I have fought the good fight, I have finished the race, I have kept the faith. Now there is in store for me the crown of righteousness, which the Lord, the righteous Judge, will award to me on that day... 2 Timothy 4:7-8
Peter Sedore got a hole-in-one at the Panorama Village Golf Course where he often played. It wasn’t his first, either. Actually, it was his eighteenth career hole-in-one, something which golfers recognize isn’t an everyday occurrence by a long shot. Neither did Peter, age 83, realize it would be his last hole-in-one, either. One hole later, he collapsed from an aneurysm in his brain, and was pronounced dead upon arrival at a local hospital. “There was no other way he would have wanted it,” said Sedore’s son, Dennis, adding, “Maybe God wanted him to do it one more time before taking him.”
Without being presumptuous, I’m still waiting for God to want me to get my first hole-in-one, but then it’s pretty possible that Peter played a lot more golf than I do. “Hooray, No. 18!” Peter said as he lifted his ball from the hole. What a way to go--bagging that coveted hole in one. I do know one thing for sure, whether or not you ever get your first or 18th hole-in-one, there comes a time when you’ve played your last round--something that most of us never like to think about.
I’ve thought a lot about the way people respond to both death and dying. A lot of folks live in complete denial. They never mention death, even when it comes to making provision for the family left behind, passing on their possessions to the family. They assume that to talk about it might make it happen, so they avoid the subject with a vengeance.
If we believe that matters of life and death are of importance to our Heavenly Father and are all part of the cycle of life, there’s no reason not to talk about them. Long ago the psalmist wrote, “Precious in the sight of the Lord is the death of his saints” (Psalm 116:15). If I were going to Buckingham Palace and were to have an audience with the Queen, I’d talk about it--you can be sure of that. I’d want to know what to wear, what to say, and how to conduct myself. Should we be less concerned about our entrance into the presence of the King of Kings and Lord of Lords?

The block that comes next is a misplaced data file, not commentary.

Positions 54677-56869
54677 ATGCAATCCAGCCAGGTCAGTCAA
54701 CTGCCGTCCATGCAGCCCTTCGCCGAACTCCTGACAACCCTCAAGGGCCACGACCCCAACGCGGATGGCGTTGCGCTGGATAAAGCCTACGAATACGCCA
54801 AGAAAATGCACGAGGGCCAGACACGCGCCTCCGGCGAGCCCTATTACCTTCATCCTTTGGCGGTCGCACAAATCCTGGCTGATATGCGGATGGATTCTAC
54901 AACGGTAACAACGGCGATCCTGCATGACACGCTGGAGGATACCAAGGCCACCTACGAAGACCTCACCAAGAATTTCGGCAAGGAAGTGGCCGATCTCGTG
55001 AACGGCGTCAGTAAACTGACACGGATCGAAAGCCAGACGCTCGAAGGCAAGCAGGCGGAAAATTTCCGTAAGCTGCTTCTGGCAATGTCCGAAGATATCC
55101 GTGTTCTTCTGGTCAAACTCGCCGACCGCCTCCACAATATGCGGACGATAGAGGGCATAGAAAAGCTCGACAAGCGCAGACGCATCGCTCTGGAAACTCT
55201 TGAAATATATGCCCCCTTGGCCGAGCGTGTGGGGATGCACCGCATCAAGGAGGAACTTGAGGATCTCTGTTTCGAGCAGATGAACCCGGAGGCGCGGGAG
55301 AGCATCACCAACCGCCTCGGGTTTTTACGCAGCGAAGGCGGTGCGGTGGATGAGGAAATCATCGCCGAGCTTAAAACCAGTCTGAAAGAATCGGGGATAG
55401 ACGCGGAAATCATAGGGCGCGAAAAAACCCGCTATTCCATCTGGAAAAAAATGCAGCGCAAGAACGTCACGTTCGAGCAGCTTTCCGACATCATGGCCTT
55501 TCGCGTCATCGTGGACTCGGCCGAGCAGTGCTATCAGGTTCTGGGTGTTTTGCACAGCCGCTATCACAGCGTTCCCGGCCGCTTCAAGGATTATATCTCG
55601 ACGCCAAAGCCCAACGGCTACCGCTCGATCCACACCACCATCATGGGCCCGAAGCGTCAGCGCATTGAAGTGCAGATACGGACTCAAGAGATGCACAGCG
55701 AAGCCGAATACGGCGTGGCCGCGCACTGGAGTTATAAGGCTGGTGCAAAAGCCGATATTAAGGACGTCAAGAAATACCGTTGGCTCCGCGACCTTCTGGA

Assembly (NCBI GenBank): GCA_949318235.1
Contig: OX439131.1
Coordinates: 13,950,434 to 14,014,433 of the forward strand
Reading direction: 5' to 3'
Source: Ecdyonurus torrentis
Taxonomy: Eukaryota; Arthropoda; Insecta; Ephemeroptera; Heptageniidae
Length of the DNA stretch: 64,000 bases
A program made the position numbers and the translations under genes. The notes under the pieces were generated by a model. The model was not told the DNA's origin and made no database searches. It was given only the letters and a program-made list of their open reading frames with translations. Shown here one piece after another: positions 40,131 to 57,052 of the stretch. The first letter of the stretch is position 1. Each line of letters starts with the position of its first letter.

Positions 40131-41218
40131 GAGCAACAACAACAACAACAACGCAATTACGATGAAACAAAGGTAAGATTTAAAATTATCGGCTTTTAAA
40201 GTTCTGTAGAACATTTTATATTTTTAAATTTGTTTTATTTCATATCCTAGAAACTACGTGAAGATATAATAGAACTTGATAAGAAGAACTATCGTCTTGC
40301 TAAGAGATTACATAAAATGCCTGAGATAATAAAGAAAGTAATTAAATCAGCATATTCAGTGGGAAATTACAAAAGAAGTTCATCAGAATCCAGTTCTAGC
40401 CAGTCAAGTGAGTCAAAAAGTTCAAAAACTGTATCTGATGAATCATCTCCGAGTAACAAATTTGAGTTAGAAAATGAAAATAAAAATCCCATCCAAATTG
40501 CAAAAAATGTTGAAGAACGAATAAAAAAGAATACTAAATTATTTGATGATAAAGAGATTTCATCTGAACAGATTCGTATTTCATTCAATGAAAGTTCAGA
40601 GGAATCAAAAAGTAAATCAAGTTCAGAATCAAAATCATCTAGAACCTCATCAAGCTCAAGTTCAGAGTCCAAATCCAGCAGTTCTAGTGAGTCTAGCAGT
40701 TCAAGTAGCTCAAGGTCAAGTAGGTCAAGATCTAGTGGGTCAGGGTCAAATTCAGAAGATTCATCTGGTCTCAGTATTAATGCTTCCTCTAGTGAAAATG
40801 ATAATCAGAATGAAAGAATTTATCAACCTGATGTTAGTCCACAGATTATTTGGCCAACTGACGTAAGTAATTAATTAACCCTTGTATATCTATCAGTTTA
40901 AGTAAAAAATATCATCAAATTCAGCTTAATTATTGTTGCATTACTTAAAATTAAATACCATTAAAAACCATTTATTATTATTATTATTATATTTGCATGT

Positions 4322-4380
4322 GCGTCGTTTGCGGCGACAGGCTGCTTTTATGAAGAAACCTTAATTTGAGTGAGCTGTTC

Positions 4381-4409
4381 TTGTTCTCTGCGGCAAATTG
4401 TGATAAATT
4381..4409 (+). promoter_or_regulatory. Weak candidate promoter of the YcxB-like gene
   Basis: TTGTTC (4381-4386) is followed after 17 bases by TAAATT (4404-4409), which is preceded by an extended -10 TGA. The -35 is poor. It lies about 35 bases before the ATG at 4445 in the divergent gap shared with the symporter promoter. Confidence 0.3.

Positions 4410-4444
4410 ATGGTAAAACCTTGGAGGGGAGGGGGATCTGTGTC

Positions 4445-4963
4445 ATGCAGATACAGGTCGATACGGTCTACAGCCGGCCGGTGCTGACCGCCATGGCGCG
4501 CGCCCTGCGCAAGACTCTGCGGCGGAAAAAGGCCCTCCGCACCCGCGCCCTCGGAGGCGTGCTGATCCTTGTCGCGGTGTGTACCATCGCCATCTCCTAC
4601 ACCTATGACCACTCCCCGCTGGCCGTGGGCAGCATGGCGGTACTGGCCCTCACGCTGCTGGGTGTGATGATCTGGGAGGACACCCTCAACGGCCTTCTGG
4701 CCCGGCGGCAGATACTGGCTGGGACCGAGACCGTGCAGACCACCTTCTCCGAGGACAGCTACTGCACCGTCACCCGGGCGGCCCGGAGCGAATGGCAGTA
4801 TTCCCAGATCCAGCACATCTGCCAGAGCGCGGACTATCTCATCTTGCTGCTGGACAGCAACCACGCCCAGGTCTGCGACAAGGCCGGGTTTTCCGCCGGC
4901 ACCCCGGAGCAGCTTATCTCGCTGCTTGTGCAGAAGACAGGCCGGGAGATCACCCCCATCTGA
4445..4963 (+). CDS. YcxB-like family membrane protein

Writing to the Philippians, Paul made a powerful statement which is something like a life purpose. He said he pressed on “to take hold of that for which Christ Jesus took hold of me” (Philippians 3:12). Question: Did Paul have a kind of special thing going between him and God? Or does God lay hold of every life because he wants certain things accomplished in the span of our walk here on earth? If you believe the Bible, you have to acknowledge that God has a purpose and will for every person, and that means He does want you to accomplish certain things between now and when you draw your last breath.
When your life is purpose-driven you can say with Paul, “I have fought the good fight, I have finished the race, I have kept the faith” (2 Timothy 4:7). The driving force of his life was not to get to the top, not to be remembered for his exploits and achievements, but to accomplish everything that God wanted him to do.
A final thought: God doesn’t always give you a nudge, prodding you to get moving on that agenda of accomplishment. Like sand that quietly slips through the hourglass, the days of our lives fly quietly by, and whether you’ve made your first hole-in-one, or you never had time to get to the course, our days are numbered.
Resource reading: 2 Timothy 3:10-4:5